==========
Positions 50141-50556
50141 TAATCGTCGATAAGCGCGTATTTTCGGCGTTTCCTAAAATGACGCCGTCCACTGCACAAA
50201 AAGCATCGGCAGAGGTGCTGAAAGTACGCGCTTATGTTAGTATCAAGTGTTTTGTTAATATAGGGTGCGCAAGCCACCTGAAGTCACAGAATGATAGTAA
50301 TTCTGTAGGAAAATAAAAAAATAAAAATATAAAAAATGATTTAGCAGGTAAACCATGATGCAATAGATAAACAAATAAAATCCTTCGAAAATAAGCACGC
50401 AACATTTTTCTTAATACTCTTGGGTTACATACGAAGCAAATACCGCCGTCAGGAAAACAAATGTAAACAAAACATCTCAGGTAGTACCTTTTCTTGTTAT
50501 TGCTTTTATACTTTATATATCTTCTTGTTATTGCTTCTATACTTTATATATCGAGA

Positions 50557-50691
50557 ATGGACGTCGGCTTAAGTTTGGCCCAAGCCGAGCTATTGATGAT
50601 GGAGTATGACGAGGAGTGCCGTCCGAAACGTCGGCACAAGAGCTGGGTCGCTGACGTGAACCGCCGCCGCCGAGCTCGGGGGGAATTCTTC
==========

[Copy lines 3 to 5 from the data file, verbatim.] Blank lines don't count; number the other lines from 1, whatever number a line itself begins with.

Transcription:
50201 AAGCATCGGCAGAGGTGCTGAAAGTACGCGCTTATGTTAGTATCAAGTGTTTTGTTAATATAGGGTGCGCAAGCCACCTGAAGTCACAGAATGATAGTAA
50301 TTCTGTAGGAAAATAAAAAAATAAAAATATAAAAAATGATTTAGCAGGTAAACCATGATGCAATAGATAAACAAATAAAATCCTTCGAAAATAAGCACGC
50401 AACATTTTTCTTAATACTCTTGGGTTACATACGAAGCAAATACCGCCGTCAGGAAAACAAATGTAAACAAAACATCTCAGGTAGTACCTTTTCTTGTTAT